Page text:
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Comes the Dark Stranger

Comes the Dark Stranger

Автором Jack Higgins

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Comes the Dark Stranger

Автором Jack Higgins

5/5 (1 оценка)
195 pages
Jun 22, 2010


The New York Times–bestselling author of The Midnight Bell delivers a searing novel of psychological suspense in which the past and present collide.

Martin Shane is looking for someone to kill. He just doesn’t know who . . . yet.

Eight years earlier, Shane and five other soldiers were captured in Korea. Tortured by a sadistic Chinese colonel, they vowed to stay strong. But one of them broke, revealing all he knew in exchange for his own life. Before Shane could uncover the traitor, explosive shrapnel shredded his brain—and his memories.

Then, after years in a mental institution, a fateful slip awakens Shane’s mind. He’s not sure what happened to him; it feels like the war happened only yesterday. The only thing he knows is that someone has to pay.

Now, returning to the town where they all enlisted together, Shane is going to do whatever it takes to discover the truth and exact his revenge—even if it destroys everything he thinks he knows about the war, his brothers-in-arms . . .and himself.

In this compelling and intense novel, author Jack Higgins delves into the darkness of one man’s shattered mind and flexes his prodigious talents far beyond his legendary action thrillers and into the realm of psychological drama and suspense.
Jun 22, 2010

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Jack Higgins was a soldier and then a teacher before becoming a full-time writer. ‘The Eagle Has Landed’ turned him into an international bestselling author and his novels have since sold over 250 million copies and been translated into fifty-five languages. Many of them have also been made into successful films.

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Comes the Dark Stranger - Jack Higgins



He was drowning in a dark pool. The hands of the damned were pulling him down, but he kicked and struggled and fought his way to the surface. There was an agonizing pain in his head. He tried to scream, but when he opened his mouth, water rushed in. And then a faint light appeared. It grew brighter and brighter until suddenly, he broke through to the surface and breathed again.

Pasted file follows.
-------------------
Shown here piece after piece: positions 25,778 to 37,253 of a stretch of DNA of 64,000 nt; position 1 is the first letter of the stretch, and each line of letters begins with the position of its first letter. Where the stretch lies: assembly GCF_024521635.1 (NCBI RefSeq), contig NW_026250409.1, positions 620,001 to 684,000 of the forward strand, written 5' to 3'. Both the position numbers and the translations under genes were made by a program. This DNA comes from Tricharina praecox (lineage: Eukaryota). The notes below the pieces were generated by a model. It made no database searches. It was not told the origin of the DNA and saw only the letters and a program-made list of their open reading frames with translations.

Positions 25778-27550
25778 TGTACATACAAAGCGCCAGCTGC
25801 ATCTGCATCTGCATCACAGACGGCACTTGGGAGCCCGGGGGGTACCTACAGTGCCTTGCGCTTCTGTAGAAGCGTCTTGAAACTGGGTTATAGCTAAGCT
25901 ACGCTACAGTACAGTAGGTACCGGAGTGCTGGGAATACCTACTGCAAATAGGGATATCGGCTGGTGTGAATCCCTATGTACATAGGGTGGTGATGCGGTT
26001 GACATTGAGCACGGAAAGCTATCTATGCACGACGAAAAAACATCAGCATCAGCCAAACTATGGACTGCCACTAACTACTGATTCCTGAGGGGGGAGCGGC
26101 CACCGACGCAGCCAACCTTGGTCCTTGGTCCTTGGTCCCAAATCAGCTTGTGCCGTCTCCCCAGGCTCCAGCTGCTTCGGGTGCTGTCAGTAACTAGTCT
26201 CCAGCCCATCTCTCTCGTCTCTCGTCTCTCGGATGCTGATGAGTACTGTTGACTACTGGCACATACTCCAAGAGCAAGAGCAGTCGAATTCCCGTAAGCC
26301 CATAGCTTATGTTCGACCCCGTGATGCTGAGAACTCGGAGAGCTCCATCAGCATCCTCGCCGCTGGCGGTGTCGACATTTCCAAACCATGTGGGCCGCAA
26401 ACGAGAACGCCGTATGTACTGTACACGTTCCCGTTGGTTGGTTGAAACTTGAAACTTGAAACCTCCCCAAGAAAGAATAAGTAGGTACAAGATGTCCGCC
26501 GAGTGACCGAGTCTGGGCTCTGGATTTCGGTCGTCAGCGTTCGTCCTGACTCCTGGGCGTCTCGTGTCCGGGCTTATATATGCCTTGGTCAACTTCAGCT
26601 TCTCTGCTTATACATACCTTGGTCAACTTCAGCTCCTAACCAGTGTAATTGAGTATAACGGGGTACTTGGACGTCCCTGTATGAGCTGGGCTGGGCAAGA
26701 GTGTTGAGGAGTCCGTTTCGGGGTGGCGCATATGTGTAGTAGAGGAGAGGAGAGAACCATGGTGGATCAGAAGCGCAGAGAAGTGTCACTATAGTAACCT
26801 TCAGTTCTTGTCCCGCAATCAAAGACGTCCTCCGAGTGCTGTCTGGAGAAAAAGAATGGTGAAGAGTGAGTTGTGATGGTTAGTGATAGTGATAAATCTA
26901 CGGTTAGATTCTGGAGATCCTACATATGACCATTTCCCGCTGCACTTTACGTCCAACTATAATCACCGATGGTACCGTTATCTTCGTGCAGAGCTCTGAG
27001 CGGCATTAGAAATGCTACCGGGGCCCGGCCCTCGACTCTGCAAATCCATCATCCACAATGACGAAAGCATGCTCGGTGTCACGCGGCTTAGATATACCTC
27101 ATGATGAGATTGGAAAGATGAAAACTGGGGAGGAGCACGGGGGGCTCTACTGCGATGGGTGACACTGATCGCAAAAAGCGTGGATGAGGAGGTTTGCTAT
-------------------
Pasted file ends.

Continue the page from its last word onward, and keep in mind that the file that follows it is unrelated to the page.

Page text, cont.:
He was lying on his back in a pool of water beside several overflowing dustbins. The water was filthy and greasy and he closed his eyes for a moment. When he opened them again he saw that he was in a narrow alley with walls of slimy brick on either side, faintly illuminated by the diffused light of a street lamp that stood in the main road a few feet away.

It was raining heavily and the rain felt cool and clean on his face and yet the drops stung him and he couldn’t think why. He couldn’t remember who he was or how he came to be lying on his back in an alley or why his face hurt when the raindrops splashed against it.

When he tried to sit up he found that his wrists were handcuffed together and there were no shoes on his feet. For some curious reason this didn’t bother him. He wasn’t alarmed - just slightly puzzled. He frowned and tried to concentrate. It was no good - his mind remained a blank and he became aware of a steady, throbbing pain in his head, slightly above his right eye.

He shifted his shoulders and felt the water seeping through his jacket, cold, sharp and bitter as death. He rolled over and tried to get to his feet, but he hadn’t the strength and his whole body shrieked its agony through a thousand tortured nerves.

He reached clumsily with both hands for the edge of one of the bins and heaved himself upright. For a moment he stood there swaying and then he was conscious of a terrible pain in his stomach and he leaned against the wall and was violently sick.